I remember a few years back when this popped up in my inbox, a pdf brochure for a new housing development called Hackney Square.
I thought it was a joke.
The definition of Urban Living?
Sterling Ackroyd have got their wires crossed with this one. Besides the fact that only about three people in east London have a moustache quite as ridiculous as that, people hate hipsters. I don’t understand how putting two guffawing hipsters on a housing brochure is going to entice anybody to move there. It’s like advertising a new-build in Camden and putting three goths on the front.
Does anybody see this and think, I want to look like that, perhaps if i buy a 600K hamster cage in Hackney Square and keep the razor away from my top lip for six months, I could be that guy. I’m not convinced. Hipsters are labelled that because they congeal in poorer/more scuzzy/more vibrant parts of a city where they can feel safer expressing their individuality.
Nobody aspires to be a hipster.
Hipsters are hipster by default because they wear outlandish clothes and grow stupid moustaches and act different to the mainstream. But in doing so simultaneously and all in the same place, by being different together they all become the same, and lose all the individuality they sought to express in the first place. At least this seems to be the approved theory of anybody who lives a stone’s throw west of Aquarium on Old Street roundabout.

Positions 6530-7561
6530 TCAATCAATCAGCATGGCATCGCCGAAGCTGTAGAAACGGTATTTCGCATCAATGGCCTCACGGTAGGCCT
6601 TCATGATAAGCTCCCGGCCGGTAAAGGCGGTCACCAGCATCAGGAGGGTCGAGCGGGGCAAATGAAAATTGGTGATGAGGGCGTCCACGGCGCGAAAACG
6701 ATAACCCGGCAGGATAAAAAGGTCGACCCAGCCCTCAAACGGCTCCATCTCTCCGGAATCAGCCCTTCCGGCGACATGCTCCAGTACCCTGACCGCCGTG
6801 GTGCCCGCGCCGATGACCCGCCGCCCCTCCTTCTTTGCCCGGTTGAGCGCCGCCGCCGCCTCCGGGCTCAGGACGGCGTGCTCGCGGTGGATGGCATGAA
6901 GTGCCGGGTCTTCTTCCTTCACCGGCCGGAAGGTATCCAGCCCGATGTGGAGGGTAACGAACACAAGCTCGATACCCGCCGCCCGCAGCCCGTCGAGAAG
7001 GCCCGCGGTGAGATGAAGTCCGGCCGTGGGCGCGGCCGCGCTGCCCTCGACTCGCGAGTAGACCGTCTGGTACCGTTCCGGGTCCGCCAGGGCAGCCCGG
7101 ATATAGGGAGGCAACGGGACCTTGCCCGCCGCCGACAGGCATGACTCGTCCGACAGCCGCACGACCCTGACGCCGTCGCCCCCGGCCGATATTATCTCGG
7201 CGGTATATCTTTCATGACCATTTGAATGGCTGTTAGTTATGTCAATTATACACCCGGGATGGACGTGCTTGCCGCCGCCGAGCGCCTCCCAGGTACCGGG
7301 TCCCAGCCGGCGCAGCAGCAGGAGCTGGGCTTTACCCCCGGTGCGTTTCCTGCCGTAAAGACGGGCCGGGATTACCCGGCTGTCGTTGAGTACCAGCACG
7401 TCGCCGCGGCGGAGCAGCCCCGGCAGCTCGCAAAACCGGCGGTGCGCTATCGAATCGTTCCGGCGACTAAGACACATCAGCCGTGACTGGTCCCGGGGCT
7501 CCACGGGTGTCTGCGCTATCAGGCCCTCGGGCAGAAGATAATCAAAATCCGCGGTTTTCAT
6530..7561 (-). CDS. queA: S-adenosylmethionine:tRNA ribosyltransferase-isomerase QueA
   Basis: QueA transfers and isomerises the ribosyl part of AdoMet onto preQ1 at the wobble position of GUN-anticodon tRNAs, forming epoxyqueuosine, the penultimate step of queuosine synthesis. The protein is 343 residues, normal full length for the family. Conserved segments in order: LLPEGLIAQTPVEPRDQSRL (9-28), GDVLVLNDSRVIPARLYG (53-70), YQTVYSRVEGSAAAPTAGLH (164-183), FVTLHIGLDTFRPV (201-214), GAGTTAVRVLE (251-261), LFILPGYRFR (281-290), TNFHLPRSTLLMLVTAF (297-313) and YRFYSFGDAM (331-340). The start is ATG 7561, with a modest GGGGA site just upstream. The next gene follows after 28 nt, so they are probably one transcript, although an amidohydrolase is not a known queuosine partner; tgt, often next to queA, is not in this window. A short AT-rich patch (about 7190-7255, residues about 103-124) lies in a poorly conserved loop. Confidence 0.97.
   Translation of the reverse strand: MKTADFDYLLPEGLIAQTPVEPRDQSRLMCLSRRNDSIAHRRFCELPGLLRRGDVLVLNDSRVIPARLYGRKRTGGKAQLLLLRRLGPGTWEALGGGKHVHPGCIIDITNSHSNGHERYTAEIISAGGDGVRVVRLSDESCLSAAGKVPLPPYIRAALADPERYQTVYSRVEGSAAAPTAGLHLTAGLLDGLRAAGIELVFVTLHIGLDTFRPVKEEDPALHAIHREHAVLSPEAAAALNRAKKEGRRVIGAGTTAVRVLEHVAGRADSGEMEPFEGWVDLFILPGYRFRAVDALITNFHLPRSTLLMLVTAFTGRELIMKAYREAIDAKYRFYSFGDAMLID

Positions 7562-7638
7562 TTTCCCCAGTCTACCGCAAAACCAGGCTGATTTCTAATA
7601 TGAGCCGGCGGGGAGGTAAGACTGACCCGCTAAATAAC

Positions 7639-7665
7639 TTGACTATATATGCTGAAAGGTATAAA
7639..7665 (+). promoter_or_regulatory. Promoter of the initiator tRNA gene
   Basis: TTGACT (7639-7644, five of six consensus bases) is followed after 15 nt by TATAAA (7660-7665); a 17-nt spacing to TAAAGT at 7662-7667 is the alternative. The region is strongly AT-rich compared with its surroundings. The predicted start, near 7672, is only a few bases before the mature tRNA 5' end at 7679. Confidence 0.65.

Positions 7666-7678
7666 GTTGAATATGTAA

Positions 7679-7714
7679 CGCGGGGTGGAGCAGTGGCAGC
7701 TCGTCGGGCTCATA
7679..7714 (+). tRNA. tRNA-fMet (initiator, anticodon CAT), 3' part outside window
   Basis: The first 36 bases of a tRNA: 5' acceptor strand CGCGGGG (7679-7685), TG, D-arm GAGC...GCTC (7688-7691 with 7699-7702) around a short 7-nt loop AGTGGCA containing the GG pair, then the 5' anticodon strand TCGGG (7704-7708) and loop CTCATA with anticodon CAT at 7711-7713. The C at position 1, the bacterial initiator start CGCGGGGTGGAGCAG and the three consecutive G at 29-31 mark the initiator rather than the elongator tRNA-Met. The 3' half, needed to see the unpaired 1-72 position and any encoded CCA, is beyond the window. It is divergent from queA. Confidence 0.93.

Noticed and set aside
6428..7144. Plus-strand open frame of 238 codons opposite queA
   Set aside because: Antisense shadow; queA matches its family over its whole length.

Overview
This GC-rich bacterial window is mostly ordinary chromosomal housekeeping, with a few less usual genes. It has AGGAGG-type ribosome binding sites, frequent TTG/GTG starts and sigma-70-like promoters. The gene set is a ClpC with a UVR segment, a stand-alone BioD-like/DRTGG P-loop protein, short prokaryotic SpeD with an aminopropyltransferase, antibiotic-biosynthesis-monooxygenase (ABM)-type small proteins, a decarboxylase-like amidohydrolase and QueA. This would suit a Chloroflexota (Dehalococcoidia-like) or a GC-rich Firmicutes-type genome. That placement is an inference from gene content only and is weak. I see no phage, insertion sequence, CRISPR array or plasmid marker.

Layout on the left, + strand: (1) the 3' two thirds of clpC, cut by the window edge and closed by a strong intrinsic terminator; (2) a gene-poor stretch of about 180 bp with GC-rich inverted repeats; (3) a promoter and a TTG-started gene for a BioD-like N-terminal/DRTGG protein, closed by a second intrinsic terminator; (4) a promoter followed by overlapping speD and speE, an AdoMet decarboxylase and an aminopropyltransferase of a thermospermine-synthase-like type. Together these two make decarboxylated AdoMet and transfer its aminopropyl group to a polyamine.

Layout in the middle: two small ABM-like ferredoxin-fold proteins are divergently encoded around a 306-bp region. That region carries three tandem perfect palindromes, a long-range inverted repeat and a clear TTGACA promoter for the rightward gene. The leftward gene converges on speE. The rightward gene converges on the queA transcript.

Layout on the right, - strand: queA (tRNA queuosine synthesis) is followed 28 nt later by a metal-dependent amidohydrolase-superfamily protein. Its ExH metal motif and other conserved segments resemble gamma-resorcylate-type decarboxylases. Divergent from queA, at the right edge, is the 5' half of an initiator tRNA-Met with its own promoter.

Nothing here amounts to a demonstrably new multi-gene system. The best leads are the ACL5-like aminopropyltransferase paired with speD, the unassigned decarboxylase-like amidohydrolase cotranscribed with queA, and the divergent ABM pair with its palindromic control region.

What a place.
It strikes me the only folk looking to move into expensive new builds in east London are young french bankers, who let’s face it aren’t the coolest cats on the planet. Will they assimilate to the Hackney Square demographic so explicitly painted by Sterling Ackroyd? Will that kind of moustache cut it amidst the marbled atriums and escalators of Deutsche Bank? How will this work? Will they move in, keep hitting the Gillette with abandon but still hang around with Mr Walrus up-top, keeping a safe distance whilst being cool and hip by association? What is the future of Hackney Square?